Alexander MacKenzie Scottish-born Alexander Mackenzie (1763-1820) entered the fur trade and from 1788 to 1796 commanded Fort Chipewyan on Lake Athabasca in present-day Alberta for the North West Company. During this time he made voyages to the Arctic and Pacific oceans. Between these explorations he went to England to learn navigational science. In 1801 he returned to England to publish Voyages from Montreal, on the River St. Laurence, through the Continent of North America which chronicled his exploits in western Canada. After being knighted for his achievements in exploration, Mackenzie acted as a statesman in urging Britain to assert control over the Pacific Northwest. Additional information The acquaintanceship which Mackenzie had acquired of the country and the native tribes, during a residence of several years at Fort Chipewyan, situated at the head of the Athabasca Lake, in the territory of the savages to the west of Hudson’s Bay, and the intelligence, courage, and enterprising character which he had already displayed, pointed him out to his employers as a fit person to be sent out on an exploring expedition through the regions lying to the northwest of their station – at this time still a terra incognita on the Slave River he reached the Slave Lake, that was almost wholly frozen over; and after encamping six days among the ice, that sometimes gave way

13. Explorers Of The World
Timline, Christopher Columbus Journey to the new world. Discovery and Explorationof Florida, Hernando DeSoto's alexander mackenzie, mackenzie, sir alexander.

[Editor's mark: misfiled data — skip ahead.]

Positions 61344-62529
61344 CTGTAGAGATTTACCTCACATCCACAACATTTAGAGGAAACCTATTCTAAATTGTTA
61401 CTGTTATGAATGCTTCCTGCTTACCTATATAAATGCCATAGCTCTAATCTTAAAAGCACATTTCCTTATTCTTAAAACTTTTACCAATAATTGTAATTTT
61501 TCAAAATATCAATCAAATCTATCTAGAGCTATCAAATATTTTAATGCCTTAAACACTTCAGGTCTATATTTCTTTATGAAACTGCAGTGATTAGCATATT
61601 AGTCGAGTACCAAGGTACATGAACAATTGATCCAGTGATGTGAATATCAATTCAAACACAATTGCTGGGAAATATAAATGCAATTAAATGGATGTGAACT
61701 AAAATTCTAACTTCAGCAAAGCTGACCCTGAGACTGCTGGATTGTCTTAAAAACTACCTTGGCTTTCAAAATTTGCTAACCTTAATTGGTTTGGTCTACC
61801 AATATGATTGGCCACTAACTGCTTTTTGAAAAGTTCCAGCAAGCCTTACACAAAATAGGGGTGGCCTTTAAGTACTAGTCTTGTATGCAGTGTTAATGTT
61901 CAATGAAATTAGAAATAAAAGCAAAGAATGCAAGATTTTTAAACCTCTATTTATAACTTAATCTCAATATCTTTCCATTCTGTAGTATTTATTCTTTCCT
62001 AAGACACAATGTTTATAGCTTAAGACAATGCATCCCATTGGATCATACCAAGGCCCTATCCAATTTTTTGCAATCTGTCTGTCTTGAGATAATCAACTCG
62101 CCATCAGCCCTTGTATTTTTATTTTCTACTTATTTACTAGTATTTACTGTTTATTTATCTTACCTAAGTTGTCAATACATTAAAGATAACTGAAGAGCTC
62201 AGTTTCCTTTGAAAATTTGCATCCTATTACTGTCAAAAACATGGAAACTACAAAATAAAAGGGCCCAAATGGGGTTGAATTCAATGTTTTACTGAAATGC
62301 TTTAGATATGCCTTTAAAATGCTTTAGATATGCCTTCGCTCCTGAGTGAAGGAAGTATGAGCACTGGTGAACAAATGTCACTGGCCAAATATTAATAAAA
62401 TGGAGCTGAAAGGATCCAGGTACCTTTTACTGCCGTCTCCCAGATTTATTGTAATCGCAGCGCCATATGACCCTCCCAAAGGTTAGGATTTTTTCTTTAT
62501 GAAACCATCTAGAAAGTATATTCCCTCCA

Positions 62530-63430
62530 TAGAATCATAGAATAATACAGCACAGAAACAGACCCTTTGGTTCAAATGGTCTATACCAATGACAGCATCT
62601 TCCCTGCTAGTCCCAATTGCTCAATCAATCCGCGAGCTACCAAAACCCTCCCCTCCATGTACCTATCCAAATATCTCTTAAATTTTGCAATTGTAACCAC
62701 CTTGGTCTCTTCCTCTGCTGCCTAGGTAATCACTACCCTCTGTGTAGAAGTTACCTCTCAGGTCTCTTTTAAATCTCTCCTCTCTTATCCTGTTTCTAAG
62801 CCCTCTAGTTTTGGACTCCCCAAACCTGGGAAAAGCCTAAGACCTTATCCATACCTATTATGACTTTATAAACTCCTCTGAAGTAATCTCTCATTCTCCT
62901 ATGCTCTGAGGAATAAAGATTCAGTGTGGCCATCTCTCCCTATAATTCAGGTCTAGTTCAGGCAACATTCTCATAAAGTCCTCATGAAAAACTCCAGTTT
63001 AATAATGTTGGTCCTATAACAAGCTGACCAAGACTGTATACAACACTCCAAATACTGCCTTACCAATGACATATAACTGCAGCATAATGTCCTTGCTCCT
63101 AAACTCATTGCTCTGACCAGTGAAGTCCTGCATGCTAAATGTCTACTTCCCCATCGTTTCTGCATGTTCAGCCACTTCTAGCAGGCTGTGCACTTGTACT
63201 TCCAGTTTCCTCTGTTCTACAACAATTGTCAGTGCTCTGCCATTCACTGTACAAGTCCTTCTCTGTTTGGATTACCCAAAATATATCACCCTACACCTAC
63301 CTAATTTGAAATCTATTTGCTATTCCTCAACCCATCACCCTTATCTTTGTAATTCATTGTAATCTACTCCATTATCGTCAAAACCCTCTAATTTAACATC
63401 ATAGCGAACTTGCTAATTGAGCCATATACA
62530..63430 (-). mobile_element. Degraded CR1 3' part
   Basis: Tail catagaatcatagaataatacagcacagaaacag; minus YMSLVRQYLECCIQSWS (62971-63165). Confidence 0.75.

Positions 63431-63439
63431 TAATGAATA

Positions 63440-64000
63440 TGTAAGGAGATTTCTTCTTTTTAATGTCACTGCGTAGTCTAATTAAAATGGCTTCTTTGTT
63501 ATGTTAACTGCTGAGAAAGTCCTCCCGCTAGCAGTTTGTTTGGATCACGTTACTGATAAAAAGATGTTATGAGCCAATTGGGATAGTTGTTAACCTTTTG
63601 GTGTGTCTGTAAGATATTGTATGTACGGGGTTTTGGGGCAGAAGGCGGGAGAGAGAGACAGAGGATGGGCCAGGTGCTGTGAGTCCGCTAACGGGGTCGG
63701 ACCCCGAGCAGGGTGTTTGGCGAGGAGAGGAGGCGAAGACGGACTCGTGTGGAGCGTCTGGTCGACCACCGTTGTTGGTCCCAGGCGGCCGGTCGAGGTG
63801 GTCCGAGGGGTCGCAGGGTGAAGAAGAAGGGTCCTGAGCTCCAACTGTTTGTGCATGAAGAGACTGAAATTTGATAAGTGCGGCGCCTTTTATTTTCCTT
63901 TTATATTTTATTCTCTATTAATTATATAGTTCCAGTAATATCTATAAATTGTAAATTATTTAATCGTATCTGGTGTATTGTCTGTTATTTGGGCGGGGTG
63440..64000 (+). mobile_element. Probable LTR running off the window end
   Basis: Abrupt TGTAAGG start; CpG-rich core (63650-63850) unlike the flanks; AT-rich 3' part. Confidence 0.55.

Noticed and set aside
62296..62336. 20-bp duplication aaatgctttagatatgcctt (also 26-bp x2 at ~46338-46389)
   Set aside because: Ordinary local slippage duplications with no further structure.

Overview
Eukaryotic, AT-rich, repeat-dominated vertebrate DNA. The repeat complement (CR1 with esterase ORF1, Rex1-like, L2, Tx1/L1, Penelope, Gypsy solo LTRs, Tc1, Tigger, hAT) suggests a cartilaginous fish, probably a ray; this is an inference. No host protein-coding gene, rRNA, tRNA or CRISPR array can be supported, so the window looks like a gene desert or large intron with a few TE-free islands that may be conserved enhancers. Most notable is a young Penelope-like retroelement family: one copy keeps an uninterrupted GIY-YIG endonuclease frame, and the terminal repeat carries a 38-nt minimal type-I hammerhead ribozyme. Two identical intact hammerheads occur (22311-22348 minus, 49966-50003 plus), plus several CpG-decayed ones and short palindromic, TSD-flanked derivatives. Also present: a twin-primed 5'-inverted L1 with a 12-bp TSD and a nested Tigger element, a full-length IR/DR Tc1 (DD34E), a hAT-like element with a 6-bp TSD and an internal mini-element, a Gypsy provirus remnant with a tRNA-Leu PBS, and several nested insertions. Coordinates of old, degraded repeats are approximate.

DISCOVERY.CA DISCOVERER'S WEB BIOGRAPHY.COM ... Saint Brendan Lists of Explorers: National Library of Canada - List of Explorers Museum of Civilization - Explorers Discoverers by alphabet Discoverers Web European Explorers Resources ... Explorers - Nice site with lots of information Explorers Site - many links Explorers Link Site Explorers of the Millennium - excellent Explorers Theme Page The Age of Exploration Curriculum Guide Biographies of European Explorations of America Early Explorers ... Return to top Individual Explorer Sites Vasco Núñez de Balboa Vasco Núñez de Balboa - History Vasco Nuñez de Balboa - Netherlands Vasco Da Balboa: First European To Site Pacific Ocean Balboa: His Great Discovery Vasco Núñez de Balboa - history Vasco Nu ez de Balboa and pictures Balboa Balboa - Germany Vasco Da Balboa: First European To Sight Pacific Ocean Vasco Nunez De Balboa by Thomas Quimby Vasco Núñez de Balboa The Great Explorers East Hampton Middle School ... Return to top J ames Cook BBC Education: James Cook Discovery School: James Cook The explorer Captain James Cook Captain James Cook ... Return to top Sir Humphrey Gilbert Sir Humphrey Gilbert Zoom Explorers: Sir Humphrey Gilbert Image of Sir Humphrey Gilbert Sir Humphrey Gilbert ... Sir Humphrey Gilbert's Voyage To Newfoundland, 1583